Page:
Kerryn Boogaard Kerryn Boogaard
Beverly Goldsmith Beverly Goldsmith
Zoe Bingley-Pullin Zoe Bingley-Pullin


Caroline learned that 'liking' something on her son's Facebook page was a Big Mistake.
By Caroline McMahon
Date: May 25 2013
Editor Rating:

There is a lot of talk about parents being friends with their teenagers. While I have reasonably healthy relationship with our teenage sons, my husband and I do not consider ourselves to be our sons’ friends in day to day life.

We have boundaries and we are able to step up and say no. We are also able to say yes on occasion but when things need to be reined-in, “no” is something that they are used to hearing and are able to deal with.

This is where I come unstuck. In our home, we are all Facebook users.  With sons now 16 and 13, they are of age to use it.  We have many international and interstate friends and family, so it’s a great way for us to keep in touch with them in our busy lives and time zones.

In the Facebook world there is only a choice to be ‘friends’.  There is no ‘mother’ button.  I want to be able to connect with them on Facebook to tag them in a photo or show them something; keep in touch with them quickly and easily when they are away from home. But it is all or nothing. 

When he was 13, my eldest boy was my Facebook ‘friend’. That was the deal with getting Facebook access; I had to be able to see his posts to monitor his responsible use of this social media outlet. He rarely posted and no breaches of our mother – son contract was made. Then at 15 and around the time he took a keen interest in girls, I took a keen interest in his Facebook activity.

Then I made the fatal mistake: I commented on a photo. Why I did it, I do not know, but I did.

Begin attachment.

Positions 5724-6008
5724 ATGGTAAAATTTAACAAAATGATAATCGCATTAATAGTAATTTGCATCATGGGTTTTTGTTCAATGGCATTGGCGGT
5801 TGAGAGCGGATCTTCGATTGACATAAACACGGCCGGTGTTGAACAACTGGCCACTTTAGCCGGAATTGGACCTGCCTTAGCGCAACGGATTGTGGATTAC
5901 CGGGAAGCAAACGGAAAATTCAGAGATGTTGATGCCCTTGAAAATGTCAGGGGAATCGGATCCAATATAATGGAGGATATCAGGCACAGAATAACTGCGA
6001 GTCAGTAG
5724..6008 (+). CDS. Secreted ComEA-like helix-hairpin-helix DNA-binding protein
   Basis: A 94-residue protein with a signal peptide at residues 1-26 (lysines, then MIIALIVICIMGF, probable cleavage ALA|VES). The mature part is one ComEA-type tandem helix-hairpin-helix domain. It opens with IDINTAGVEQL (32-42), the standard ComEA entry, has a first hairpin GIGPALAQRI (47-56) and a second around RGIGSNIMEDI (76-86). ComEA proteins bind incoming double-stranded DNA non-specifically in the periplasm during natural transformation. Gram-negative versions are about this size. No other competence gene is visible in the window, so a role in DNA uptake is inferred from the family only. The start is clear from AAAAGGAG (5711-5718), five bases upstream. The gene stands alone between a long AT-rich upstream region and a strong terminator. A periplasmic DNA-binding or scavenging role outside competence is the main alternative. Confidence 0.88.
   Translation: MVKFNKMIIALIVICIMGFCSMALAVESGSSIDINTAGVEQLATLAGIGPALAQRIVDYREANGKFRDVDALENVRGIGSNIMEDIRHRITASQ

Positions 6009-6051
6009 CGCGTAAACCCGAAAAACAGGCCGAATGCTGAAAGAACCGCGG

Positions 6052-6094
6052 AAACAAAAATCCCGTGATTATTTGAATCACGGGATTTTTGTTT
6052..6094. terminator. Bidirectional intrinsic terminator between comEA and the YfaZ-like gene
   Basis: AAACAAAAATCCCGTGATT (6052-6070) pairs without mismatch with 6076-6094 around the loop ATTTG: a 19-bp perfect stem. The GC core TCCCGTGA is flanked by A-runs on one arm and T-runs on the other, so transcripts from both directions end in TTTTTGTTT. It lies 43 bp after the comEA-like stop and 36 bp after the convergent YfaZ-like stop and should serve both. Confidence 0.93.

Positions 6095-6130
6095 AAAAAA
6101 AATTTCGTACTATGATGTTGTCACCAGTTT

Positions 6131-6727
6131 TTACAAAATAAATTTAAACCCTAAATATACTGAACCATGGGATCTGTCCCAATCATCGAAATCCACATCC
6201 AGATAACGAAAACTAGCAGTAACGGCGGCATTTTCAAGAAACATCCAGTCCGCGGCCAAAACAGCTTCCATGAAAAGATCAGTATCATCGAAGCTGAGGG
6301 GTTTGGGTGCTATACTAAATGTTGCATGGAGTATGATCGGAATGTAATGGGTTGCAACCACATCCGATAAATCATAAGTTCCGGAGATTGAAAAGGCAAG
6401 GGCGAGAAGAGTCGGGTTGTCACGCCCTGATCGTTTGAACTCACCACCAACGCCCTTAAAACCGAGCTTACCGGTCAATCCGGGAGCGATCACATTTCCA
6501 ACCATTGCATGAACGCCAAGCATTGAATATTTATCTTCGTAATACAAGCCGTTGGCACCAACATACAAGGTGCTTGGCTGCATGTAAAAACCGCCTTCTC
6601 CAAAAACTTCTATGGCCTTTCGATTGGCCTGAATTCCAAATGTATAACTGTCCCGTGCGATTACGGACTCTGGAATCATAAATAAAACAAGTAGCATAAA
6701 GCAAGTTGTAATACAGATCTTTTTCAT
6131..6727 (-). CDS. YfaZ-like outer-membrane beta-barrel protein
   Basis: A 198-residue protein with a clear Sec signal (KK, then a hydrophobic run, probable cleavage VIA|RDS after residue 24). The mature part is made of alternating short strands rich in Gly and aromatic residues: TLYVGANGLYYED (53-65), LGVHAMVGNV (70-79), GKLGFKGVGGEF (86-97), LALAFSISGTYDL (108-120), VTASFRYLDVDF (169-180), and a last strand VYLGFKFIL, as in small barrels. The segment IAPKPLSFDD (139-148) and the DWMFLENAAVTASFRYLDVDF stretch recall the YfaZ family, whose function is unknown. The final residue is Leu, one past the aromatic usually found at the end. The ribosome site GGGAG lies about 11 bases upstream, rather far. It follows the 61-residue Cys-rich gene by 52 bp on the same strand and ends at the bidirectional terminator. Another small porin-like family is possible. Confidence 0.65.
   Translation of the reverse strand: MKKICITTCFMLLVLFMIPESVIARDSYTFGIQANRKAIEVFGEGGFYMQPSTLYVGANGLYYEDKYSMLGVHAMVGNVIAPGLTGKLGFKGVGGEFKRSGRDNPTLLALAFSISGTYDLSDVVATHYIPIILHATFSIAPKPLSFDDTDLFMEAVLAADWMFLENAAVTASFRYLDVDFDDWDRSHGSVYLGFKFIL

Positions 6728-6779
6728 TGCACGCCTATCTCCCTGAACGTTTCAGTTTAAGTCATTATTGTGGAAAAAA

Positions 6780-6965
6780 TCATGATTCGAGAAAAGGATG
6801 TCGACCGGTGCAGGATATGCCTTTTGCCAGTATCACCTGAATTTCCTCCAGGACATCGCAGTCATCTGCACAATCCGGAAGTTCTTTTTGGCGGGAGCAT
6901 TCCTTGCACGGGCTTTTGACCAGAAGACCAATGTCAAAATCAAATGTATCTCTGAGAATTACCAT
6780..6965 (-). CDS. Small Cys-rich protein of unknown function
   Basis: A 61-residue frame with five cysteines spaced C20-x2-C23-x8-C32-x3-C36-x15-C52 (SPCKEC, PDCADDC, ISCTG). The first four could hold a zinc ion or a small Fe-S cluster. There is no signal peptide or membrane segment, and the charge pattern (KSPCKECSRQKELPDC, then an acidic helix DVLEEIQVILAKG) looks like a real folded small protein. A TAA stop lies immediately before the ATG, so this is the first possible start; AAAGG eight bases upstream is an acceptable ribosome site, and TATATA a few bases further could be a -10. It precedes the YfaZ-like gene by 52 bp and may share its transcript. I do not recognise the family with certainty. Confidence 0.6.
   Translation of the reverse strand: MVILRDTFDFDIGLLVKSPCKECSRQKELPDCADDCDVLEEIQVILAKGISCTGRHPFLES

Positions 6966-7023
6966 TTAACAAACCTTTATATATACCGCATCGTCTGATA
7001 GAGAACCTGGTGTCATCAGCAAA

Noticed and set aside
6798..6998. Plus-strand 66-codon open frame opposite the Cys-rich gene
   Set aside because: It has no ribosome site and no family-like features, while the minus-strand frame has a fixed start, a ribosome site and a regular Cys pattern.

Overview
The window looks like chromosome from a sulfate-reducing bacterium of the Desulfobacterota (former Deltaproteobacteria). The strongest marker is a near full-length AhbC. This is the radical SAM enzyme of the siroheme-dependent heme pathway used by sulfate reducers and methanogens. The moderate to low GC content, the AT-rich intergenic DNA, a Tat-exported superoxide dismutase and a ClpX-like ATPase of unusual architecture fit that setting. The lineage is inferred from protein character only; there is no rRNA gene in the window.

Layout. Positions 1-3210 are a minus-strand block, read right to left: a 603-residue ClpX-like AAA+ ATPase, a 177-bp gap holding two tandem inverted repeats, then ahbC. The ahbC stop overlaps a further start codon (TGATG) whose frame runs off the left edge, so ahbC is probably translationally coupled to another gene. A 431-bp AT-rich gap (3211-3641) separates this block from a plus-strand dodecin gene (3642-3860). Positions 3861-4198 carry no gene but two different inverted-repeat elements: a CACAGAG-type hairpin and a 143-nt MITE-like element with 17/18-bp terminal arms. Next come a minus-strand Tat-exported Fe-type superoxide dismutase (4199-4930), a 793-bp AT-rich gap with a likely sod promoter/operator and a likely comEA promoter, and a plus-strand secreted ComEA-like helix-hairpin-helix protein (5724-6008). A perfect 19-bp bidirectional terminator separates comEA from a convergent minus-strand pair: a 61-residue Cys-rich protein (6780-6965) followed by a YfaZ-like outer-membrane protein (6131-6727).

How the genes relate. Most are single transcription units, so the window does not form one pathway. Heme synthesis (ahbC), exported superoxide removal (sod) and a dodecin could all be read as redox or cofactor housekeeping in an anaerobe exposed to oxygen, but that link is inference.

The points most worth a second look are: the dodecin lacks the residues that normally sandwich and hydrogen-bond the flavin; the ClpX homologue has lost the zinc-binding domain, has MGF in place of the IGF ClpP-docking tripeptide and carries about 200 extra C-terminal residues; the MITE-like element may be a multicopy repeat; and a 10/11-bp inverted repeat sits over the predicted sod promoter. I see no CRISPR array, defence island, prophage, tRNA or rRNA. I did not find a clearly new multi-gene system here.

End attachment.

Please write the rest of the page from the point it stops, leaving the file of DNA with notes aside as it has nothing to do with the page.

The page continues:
What did I get? Instant, brutal, ex-communication. I was unfriended. In other words, he was telling me “No”.

I confronted him about this. He very matter-of-factly told me why he had cut me off. I had ‘liked’ a picture that he had posted. It  was a great pic, but apparently not cool for his mum to like. My husband, brother, son and even my own mother remain his Facebook friend. This was a time when the child in the family was setting boundaries with the parent. He had a good teacher.

Don’t make the fatal mistake that I did, just look, smile and scroll onto the next post. 

It was the same son’s 16th birthday recently. I posted him a happy birthday and how much we loved him and how proud we are of him. Many friends commented on it sending him birthday wishes. I showed him what he was missing out by not being my Facebook friend. He just smiled at me, gave me a hug. He said: “I don’t need to be your Facebook friend because you show me this stuff anyway.”  He got me again.

My second boy is now 13 and it’s the same rule - friending his mother is part of the deal to get started on Facebook. He rarely posts and I have not yet seen anything that we have had to discuss or have words over. I have learned my lesson and keep my trigger-finger that wants to ‘like’ to myself. It will be interesting to see if I can get past him being 15 before I get unfriended again.

I will keep you posted.

* * * 

An alternative to Facebook for families is Kinfish which we wrote about here. We’ve let Caroline know too!

By the way, you can like Motherpedia on Facebook!

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